Category: Clients

Tips for Entering Photo Contests from a Serial Submitter

Photo contests and juried competitions are a big part of the photographic community. Longtime DCP client Jill Jordan has navigated this scene and has had her work selected for several competitions. We asked her to share some tips on why it’s important to participate and how to hedge the odds in your favor:

There comes a time where a photographer asks, should I enter a contest? As an amateur photographer myself I get much pleasure out of making the best image I can given the lighting, situation, and setting. Dallas Center for Photography has made me a better photographer through workshops and teaching me to become my own worst critic. I get great enjoyment when I have created an image that is well composed with interesting subjects. Sometimes self-satisfaction is not enough. Posting my images to Instagram allows me to share more broadly. I get “likes” from various people whose motivation or understanding of photography is unknown. Contests can provide a sense of achievement when an image is selected by a known professional photographer with the added benefit of providing motivation to continue to improve skills. However, there are things to consider when entering a contest.

This image was the first one I got accepted into an exhibit. After spending a summer in the cool, isolating North Carolina mountains, I was eager to go shooting so I attended the Texas State Fair. I felt like I was melting in the heat and found I wasn’t alone. This poor steer handler was having trouble keeping the sweat out of his face. Clearly the steer wasn’t fazed.

The world of contests is seemingly endless these days. There are some local contests as well as international contests to enter. Using Google is a good place to find one. Nearly all contests charge a fee to submit anywhere from 1 to 5 images. The typical fee is currently is around $35. Contests will post the theme and a biography of the juror. Themes will vary from portraits to wildlife to landscape to street photography to black and white to… the list goes on. Often a small number of winners are selected along with a limited number of honorable mentions. Most, but not all, contests offer cash prizes. Selected images are then displayed in a physical exhibition for a period of 3-4 weeks.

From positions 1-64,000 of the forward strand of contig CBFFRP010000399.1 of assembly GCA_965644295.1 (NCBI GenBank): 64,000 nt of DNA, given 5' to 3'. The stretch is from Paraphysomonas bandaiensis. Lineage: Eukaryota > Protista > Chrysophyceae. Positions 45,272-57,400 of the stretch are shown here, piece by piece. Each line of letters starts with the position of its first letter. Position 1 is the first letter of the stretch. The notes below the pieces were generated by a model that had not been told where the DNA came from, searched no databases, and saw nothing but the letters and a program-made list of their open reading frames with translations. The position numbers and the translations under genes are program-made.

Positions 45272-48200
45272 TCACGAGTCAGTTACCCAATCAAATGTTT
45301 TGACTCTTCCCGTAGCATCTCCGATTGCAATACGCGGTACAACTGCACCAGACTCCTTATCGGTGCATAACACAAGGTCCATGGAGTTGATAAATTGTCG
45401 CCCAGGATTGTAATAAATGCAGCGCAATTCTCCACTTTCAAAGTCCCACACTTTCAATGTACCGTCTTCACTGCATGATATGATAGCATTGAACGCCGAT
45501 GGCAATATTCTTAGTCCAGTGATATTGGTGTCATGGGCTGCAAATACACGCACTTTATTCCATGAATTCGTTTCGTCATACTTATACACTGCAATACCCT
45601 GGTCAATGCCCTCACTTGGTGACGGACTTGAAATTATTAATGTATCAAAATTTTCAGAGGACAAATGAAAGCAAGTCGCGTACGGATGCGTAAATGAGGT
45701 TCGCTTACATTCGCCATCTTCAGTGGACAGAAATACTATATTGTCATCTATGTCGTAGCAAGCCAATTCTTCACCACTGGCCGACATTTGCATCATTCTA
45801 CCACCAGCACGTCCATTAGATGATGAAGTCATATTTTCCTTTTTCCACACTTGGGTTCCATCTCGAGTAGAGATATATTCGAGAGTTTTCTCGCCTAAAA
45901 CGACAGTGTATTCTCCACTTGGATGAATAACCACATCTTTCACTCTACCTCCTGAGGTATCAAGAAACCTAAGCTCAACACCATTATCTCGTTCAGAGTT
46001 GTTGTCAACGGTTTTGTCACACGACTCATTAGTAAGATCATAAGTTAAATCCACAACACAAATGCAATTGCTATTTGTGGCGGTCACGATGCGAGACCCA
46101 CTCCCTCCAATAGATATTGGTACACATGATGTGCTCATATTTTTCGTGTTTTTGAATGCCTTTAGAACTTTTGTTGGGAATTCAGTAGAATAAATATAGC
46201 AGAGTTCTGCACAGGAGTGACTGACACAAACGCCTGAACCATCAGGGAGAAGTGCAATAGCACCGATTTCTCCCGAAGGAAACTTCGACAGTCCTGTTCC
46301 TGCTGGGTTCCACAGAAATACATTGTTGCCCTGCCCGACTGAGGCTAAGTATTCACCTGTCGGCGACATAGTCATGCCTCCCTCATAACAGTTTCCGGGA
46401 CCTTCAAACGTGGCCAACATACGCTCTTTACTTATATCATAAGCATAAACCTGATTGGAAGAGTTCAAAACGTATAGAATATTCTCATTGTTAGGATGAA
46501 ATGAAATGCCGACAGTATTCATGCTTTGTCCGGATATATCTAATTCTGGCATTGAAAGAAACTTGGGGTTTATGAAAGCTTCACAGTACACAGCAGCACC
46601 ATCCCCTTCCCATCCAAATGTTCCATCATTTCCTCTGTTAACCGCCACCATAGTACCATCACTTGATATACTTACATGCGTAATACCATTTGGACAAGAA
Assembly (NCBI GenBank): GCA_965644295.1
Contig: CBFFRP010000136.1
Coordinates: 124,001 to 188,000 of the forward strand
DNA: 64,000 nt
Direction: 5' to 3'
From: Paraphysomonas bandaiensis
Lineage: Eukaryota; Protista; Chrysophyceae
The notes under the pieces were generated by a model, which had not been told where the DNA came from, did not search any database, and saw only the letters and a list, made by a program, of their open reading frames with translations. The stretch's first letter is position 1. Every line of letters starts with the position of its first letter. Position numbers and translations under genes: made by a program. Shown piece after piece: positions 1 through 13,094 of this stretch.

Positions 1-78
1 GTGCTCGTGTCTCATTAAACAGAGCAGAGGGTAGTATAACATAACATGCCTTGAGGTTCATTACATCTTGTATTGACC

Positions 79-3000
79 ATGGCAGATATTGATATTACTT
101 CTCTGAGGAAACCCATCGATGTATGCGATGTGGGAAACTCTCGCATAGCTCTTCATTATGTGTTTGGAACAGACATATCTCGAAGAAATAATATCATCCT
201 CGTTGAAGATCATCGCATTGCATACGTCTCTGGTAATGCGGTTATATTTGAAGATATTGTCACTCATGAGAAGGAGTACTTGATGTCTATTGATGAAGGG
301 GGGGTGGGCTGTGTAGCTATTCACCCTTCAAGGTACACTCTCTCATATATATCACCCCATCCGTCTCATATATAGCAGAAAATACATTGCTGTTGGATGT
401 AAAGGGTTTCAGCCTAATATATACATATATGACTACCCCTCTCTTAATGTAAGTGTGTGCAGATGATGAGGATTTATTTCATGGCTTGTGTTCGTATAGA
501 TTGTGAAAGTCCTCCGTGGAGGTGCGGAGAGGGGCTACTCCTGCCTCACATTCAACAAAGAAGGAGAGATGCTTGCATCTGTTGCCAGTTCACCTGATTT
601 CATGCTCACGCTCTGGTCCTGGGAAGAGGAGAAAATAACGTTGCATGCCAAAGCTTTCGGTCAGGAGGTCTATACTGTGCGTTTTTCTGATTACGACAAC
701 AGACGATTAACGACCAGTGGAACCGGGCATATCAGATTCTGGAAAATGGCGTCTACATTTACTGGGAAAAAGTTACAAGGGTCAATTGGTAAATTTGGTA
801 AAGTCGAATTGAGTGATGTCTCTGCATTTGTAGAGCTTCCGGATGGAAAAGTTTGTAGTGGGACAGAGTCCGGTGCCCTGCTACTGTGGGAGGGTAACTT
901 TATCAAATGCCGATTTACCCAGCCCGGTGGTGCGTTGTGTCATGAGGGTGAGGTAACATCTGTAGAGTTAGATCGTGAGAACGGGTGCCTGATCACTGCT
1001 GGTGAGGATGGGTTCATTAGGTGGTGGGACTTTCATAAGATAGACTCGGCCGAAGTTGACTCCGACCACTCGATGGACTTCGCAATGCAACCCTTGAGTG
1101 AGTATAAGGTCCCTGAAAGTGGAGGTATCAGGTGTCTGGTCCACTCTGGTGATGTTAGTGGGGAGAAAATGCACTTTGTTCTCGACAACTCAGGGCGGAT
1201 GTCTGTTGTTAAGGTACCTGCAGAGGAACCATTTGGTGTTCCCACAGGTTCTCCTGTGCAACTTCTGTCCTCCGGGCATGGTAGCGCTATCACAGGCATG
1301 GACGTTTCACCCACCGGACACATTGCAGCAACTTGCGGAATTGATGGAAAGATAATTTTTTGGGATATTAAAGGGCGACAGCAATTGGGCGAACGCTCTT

Prior to entering a contest, I have found it helpful to do some research on the juror and their style. I will also review previous contest selections to see the types of images that have been selected. Things to look for are contests that favor more artistic photography versus documentary. Enter which best suits your craft and stick with the theme. Particular attention should be paid to the requirements for file naming and file size to assure your images will be accepted.

I’d noticed a large number of birds roosting in trees so I set out at sunrise to make my image. Suddenly they flew out together and I captured them in flight above the power lines. The clouds above added more layers and I received a second place award for it.

One of a juror’s responsibilities is to choose images that not only relate to the named theme but also complement each other while providing different styles. This is important when the images are displayed in a gallery to assure a cohesive experience for the viewers of the show. There are many fantastic images that don’t get selected because they just don’t fit in.

If your image is chosen, you will be notified by email. Each contest will have its own requirements for receiving the final print. Some will print your image for you for a cost. Some will frame your image in temporary frame for you while others will require you to send a framed image. All will have a short but sufficient time period to assure your print can arrive on time. Understanding these requirements and being prepared will ease the stress. Then comes the fun. You will be invited to the show opening at the gallery. If possible, I encourage you to attend. It is a great opportunity to tell the story behind your image to many interested people, and to meet the juror and other fellow photographers. Finally, of course, you will feel proud of work that undoubtedly was the result of your technical knowledge and creativity.

As part of a Sam Abell workshop assignment I had to find interesting images to make. I found this outside of a hair salon. The loving moment between the woman and her dog was the perfect gesture to capture. However this image was not accepted in a contest.